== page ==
I also was able to write a couple of good blogposts, namely “My Mother, My New Club, and the Swastika On My Shoes” and “Wealth has always been the greatest (unspoken) superpower”

Since I’m both American and Canadian, my work is eligible for Auroras and Sunbursts as well as World Fantasy and LGBT awards.


Overall, this year was a production year of getting the book ready to be published and then getting it in front of as many eyes as we could.  I moved Dec 30-31 of last year to a new place–so I was in Kettering when this year began.  An upstairs lofty, quirky kind of bedroom and outer-room that became an office.  From January-February, I was packaging the book together to give to Andrew Wilmot, my amazing editor, working at the behest of ChiZine.  I wrote two of the stories then–the long ones.  We had to make decisions at the end to not finish a couple I’d have loved to have in there, but they were long and they were taking a lot of time to get finished and would have made the book unbalanced.

I taught a class for the Lifelong Learning Center on Jesus in Science Fiction, which went over really well, and was also a guest speaker for the Fantasy And Science Fiction Appreciation Club on the University of Dayton campus and started a Science Fiction Writing Workshop Club on campus after being a guest speaker at LitFest in April.  I teach there as an adjunct.

After Andrew sent the manuscript back with edits, I worked on it even more through April.  Then in May I moved back into IMG_2923my friend’s house in Vandalia and drew 15 illustrations for the book.  My banjo playing werewolf from “Heartbreak” is one of them:




Once I sent those off, I went off to see my birthmother in Daleville, IN, some friends in Chicago, and then off to a novel-writing workshop in Kansas–met Kij Johnson, Andy Duncan, Chris McKitterick and a lot of wonderful new writers.  It was a hot, muggy, but informational two weeks where I learned a lot about myself as a writer and what I was prepared to do to write a novel.

img_3237When I returned from that, I taught a six week research writing course at UD and then moved into my new place in August in the Fairview area of Dayton.  Sept-Dec was teaching, teaching, teaching, and grading, grading, grading and taking on a new job as a Marketer for ManCo Property Services.  I market their property and work on their Salem Avenue Peace Corridor newsletter.  In October, my book came out!  I took it to World Fantasy in Columbus and launched it there (even though it wouldn’t be available in the US till Dec 13, another two months), then went to Toronto for the Canadian book launch of AoBB, and Texas for Thanksgiving to see my folks, followed quickly by a long trip to Whitehorse, YT and Calgary AB to see friends and recuperate from a long year.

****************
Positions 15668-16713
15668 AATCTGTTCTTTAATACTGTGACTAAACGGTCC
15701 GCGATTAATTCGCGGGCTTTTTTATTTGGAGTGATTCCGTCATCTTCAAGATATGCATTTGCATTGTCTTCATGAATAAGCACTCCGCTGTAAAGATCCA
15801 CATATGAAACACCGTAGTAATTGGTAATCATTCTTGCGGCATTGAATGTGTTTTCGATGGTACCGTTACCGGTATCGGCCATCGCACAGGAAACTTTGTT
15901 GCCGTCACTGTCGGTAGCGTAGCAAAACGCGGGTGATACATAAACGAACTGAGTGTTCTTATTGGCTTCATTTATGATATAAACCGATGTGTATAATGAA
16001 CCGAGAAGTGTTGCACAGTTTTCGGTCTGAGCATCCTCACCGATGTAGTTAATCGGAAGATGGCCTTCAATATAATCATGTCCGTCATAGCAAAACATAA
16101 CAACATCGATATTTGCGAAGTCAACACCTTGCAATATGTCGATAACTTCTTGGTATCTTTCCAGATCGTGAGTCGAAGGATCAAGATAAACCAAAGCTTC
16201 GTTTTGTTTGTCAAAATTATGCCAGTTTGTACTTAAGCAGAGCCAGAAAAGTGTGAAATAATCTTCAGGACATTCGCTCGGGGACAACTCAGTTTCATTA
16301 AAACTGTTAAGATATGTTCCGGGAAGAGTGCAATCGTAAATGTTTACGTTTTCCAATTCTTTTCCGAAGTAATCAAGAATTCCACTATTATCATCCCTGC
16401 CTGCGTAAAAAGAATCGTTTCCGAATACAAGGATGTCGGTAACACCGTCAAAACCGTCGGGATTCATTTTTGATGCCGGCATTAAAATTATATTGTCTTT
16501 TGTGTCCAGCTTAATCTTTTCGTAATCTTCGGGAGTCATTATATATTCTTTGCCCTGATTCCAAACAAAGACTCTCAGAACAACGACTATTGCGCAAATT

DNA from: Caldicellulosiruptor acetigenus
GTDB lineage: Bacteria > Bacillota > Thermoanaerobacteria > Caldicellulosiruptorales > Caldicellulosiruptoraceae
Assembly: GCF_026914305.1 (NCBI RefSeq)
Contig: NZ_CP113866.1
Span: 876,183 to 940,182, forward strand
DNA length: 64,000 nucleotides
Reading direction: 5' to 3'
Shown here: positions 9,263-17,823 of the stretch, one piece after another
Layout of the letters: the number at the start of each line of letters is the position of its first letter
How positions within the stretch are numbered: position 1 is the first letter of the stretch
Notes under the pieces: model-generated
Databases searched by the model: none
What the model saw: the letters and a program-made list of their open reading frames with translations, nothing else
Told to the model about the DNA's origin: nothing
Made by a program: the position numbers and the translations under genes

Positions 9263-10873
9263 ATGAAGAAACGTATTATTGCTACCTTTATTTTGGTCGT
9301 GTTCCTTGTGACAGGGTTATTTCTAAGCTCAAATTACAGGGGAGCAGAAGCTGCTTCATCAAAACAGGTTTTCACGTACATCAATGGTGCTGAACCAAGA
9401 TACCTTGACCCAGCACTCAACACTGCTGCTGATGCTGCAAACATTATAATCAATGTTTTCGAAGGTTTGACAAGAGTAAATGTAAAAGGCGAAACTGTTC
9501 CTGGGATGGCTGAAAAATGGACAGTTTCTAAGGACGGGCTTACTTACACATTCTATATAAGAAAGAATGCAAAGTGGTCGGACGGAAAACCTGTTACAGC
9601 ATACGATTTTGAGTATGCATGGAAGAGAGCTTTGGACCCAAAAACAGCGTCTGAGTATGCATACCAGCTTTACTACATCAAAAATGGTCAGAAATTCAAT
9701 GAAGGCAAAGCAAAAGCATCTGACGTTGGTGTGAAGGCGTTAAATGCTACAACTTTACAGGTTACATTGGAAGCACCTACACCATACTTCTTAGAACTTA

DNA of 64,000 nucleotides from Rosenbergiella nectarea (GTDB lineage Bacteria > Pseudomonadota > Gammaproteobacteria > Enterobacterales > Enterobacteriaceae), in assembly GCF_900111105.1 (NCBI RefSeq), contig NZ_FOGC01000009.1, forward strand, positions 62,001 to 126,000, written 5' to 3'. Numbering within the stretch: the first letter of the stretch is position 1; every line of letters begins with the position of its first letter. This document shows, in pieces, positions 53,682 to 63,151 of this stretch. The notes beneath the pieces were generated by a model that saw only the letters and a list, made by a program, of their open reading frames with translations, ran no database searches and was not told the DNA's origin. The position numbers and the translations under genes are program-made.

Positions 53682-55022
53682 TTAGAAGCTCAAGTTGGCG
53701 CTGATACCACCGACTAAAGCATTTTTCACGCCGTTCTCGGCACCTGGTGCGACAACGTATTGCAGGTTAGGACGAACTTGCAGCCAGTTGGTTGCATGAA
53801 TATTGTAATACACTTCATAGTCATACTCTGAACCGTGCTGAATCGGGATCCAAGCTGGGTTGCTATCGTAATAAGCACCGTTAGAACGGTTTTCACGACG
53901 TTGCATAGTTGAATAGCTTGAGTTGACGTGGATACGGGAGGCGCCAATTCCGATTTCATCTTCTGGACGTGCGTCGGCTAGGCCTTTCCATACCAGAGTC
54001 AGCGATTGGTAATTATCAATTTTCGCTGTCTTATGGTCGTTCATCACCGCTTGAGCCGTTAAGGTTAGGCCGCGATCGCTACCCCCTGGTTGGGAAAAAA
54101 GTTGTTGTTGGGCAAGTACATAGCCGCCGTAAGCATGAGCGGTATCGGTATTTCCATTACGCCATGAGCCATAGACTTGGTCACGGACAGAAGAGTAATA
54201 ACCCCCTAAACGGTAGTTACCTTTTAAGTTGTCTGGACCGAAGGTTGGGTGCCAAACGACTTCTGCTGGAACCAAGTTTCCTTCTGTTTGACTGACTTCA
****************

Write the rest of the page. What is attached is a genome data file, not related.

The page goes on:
In September I did an overhaul of this website, but will do another in a few days.  I’m making a promise to use blogging more this year and Facebook less.  Facebook is ephemeral and it’s hard to recapture what you did unless you want to scroll back through everything slowly….

2017 will be a huge production year too as I get One Nation Under Gods written and finished by the Fall for ChiZine, as well as a couple of stories that have been waiting a long time to be done.  I want them done by February.  I take on a new editing project–more on that in April–and some new changes in the Fall of 2017 for me, most likely.

In all, I got work to do.

So this was my year!  It was a good one.  We’re gonna make another one like this, but better for 2017.  Thanks for being a part of it!

3 thoughts on “What have you done with 2016?

  1. Forrice December 29, 2016 / 9:59

    I seen the bear book cover earlier this year. Now I really want the book…It is now on my wish list.

  2. Renata Hill January 8, 2017 / 9:59

    Sounds like you had a great 2016. Now, onward to more achievements in 2017! 🙂